Vicar's Letter September 2018


Dear Friends,


There are in English many words we can use at parting.  I want to use several of them as I move away from Stonehouse.


Literally, “travel well.” Perhaps I mean “move on well.” I would hate to think that any of you will stay the same after I’ve gone. Not that I’m claiming to have had a great effect on any of you! But all of us are changing constantly whether we like it or not. All of you, please have the courage to embrace that change, to reject the comfort of familiarity and to look for what is right and good in new situations, among new people, in new ways of thinking about one another and about God. Farewell to you as individuals; farewell to St. Cyr’s Church (do I need to say, the people not the building?!) as you go on changing.  There will, in due course, be someone else living in Stonehouse vicarage. All of you have a part to play in that appointment. For a few of you, that will involve consultations and meetings; for all of you it will involve prayer. So what should you pray for. Most of you, I’m sure, will know better than to pray for someone much the same as me! Please pray for wisdom and discernment in those who have the responsibility of making the choices – the choice of whether to apply or the choice between candidates. You have seen considerable changes within the Stroudwater Team over the last year. Ask God to show you - and those representing you in making the appointment - what is lacking in the present team of clergy.  And pray that He will send the right person to make up that lack, whatever it may be in God’s eyes. Then don’t expect him or her to be perfect!  Particular qualities and talents will be there. Others will be lacking in him or her, and it will be your task to do those jobs, probably tackling things that you didn’t realise you could do!  Farewell from me!


In origin (as we look back five or six hundred years) “God be with ye.” That is my prayer for you; I hope it is your prayer for me. I trust that it is your prayer – constantly – for one another. It is far too easy within God’s Church to ignore God altogether. As the team has established patterns of services across the 15 churches, it has been a struggle to ask congregations the question not “what do you want?” but “what do you see God wanting in your community?” We are tempted to ask, ‘What do we want to do with the church building’, rather than to ask, ‘Why has God given us this building’; what does he want us to do to it and with it. If (as always) we are short of money to do those things which need doing, it is tempting to start fundraising, rather than to ask God how He intends to give us what we need. God be with you, as you try to bring the gifts of God to this parish; God be with you as you consider what ought to happen with the building we know as St. Cyr’s but are inclined to think of as “our” Church; God be with you as you struggle with the apparent lack of resources, whether his response be through unexpected gifts or challenging your own levels of giving. Goodbye from me!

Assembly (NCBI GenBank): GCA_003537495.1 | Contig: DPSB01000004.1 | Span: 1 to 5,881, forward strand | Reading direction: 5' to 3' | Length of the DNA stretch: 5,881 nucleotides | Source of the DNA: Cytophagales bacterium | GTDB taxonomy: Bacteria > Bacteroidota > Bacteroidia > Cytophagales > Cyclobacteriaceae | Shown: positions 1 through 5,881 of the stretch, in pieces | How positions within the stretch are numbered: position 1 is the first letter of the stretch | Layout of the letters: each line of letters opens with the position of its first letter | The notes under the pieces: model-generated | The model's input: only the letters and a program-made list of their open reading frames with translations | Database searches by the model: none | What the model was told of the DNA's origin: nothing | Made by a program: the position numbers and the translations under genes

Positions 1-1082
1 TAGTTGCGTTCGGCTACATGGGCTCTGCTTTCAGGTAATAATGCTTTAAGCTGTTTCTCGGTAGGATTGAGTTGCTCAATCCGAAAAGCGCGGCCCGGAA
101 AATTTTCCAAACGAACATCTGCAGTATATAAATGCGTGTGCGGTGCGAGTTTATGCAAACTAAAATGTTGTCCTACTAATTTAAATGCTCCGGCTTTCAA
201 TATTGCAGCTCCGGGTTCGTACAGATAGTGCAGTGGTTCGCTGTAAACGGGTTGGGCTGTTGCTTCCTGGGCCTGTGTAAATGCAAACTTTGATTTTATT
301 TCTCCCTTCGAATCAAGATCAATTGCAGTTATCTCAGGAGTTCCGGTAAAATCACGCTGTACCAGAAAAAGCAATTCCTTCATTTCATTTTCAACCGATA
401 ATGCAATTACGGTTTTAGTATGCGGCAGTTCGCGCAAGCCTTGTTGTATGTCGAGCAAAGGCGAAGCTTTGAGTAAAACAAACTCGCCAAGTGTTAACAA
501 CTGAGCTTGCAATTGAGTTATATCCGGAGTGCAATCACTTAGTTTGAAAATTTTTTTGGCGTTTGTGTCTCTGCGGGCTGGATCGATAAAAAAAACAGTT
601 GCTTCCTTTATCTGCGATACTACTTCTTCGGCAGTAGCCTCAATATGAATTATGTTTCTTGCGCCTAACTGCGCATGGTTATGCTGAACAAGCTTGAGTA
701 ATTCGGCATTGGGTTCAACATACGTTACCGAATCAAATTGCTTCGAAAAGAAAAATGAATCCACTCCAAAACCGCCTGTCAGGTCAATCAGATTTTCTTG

From the French “à Dieu” - “to God.” It is often used to signify a final farewell; we say Adieu to those we love who have died. I am not actually planning to die just yet however little control I have over that date! It is interesting that we commend people to God as we see them separated from us almost as if going to God means leaving the earth. Christians believe that things can be, and pray that they will be, “on earth as in heaven”. Commending you “to God” does not mean praying for you to die, but it does suggest a stage further on than asking that God be with you. It means moving, even while living in this world, from the things of the world to the things of heaven, not to death but to life in all its fullness – here on earth as in heaven. Adieu, my friends, from me.


God bless you all. I look forward to being able to say that personally to many of you at my farewell services on 16th September at 9.30 and 3.00. God bless each and every one of you.

Charles Minchin